Save money on freight shipping
One of the biggest benefits for ecommerce merchants using LTL freight is reduced shipping costs from sharing truck space. Paying for a single truck is expensive, and storing all of that inventory once it reaches its final destination can be even more expensive if it’s not going to turn over and be fulfilled fast.
Secure your inventory in pallets
LTL freight utilizes palletized or crated shipments. Consolidating a shipment onto a pallet creates greater stability for the shipping units throughout its travels to prevent shipping damages while in transit. This is especially critical when shipping fragile items.
When goods are loaded onto pallets, it’s easier to evenly distribute weight and wrap all the units tightly together and have a shipping label and proper documentation on the outside. Without tightly securing inventory, you may risk being unable to sell it, causing a lot of inventory writeoffs.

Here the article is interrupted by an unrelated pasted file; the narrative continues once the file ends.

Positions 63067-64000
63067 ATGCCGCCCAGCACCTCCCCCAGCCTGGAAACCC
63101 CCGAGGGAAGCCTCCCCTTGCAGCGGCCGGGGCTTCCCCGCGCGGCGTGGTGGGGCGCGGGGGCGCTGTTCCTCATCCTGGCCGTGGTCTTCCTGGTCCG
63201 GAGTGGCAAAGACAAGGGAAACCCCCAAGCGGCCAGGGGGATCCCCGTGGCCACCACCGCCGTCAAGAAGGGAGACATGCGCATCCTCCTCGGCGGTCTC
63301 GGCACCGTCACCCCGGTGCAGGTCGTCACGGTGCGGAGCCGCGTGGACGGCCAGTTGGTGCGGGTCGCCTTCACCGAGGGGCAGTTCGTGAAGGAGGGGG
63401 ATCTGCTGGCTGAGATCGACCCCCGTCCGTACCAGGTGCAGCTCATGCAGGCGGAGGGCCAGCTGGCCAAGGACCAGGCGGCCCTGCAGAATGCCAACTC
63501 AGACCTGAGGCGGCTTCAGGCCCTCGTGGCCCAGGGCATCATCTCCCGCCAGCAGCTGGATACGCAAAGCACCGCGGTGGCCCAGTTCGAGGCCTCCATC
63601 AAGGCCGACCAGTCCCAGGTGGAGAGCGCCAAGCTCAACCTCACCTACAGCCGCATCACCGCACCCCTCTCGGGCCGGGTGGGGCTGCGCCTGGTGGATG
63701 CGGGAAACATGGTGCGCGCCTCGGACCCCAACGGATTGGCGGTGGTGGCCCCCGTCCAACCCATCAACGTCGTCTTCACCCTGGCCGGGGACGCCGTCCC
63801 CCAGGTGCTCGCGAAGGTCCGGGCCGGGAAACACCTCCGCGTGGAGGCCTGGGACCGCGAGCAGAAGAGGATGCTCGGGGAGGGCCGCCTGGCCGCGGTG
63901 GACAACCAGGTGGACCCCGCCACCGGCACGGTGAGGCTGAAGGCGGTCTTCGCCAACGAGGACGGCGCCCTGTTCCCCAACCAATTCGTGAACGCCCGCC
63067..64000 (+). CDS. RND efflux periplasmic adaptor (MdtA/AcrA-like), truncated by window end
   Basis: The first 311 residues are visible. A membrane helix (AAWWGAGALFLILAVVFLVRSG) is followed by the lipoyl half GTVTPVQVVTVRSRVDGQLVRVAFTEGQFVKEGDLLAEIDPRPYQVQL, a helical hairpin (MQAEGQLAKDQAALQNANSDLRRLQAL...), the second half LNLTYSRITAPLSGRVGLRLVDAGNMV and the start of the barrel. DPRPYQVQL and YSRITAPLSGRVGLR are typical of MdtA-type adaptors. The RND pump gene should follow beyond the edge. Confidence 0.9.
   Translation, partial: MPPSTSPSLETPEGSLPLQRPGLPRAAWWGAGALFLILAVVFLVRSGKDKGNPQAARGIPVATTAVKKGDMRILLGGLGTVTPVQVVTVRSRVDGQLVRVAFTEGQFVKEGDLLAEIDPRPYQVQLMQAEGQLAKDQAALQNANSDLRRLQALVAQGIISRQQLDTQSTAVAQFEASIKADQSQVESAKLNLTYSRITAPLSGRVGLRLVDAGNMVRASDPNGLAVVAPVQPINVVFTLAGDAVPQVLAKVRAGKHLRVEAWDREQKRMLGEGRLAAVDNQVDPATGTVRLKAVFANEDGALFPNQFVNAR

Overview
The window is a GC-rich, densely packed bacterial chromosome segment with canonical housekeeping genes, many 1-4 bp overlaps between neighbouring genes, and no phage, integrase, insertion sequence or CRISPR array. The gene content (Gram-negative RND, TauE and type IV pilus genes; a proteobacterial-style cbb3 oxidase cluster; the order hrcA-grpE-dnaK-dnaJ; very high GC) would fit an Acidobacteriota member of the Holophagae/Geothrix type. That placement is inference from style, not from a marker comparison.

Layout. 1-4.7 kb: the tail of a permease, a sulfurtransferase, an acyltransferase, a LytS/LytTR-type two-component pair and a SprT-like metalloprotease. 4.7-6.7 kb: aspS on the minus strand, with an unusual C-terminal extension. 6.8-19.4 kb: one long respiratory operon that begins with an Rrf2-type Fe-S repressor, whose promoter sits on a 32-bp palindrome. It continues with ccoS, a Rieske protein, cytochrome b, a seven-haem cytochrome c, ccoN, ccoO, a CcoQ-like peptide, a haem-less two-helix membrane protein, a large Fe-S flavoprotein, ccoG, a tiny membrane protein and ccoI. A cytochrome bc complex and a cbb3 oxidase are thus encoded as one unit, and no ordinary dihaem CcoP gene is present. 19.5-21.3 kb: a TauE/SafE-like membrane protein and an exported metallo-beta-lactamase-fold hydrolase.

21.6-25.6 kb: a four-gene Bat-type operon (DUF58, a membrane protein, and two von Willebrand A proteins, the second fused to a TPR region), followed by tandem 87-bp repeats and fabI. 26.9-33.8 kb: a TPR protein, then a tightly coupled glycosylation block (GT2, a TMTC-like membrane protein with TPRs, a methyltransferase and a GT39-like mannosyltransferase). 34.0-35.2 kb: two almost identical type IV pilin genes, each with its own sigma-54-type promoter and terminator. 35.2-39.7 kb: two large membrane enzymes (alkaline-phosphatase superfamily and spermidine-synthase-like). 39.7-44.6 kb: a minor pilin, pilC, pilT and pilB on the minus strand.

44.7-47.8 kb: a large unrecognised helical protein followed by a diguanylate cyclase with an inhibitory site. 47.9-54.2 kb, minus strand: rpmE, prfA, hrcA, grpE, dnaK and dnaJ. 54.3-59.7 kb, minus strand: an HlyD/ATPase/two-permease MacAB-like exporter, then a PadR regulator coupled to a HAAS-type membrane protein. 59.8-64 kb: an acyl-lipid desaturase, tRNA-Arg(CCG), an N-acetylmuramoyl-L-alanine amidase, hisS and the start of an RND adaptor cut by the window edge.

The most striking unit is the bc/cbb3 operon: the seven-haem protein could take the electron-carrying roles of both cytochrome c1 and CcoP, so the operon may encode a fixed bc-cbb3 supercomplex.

Track shipments closely
LTL freight carriers will allow you to track your shipment at different stages of delivery by providing status updates when a shipment reaches a hub. Recent advances in tracking have allowed for much more granular insight as to where your LTL freight is.
Who should use LTL shipping?
LTL shipping is an effective means of transporting products for all types of businesses. There are certain scenarios in which LTL could be the better choice, such as ecommerce merchants with varying shipment sizes.
Let’s take an example: If your shipment packs up into four pallets weighing 6,000 pounds, and only takes up about one-quarter of the trailer space, LTL shipping is a good option to move your product at a great price. This figure can vary depending on the carrier used as well as the truck.
Flexibility is another key feature of LTL shipping. It can accommodate every stage of your ecommerce supply chain growth. LTL freight gives your business the ability to easily scale the amount of pallets and space you need, shipment by shipment.
Common LTL shipping FAQs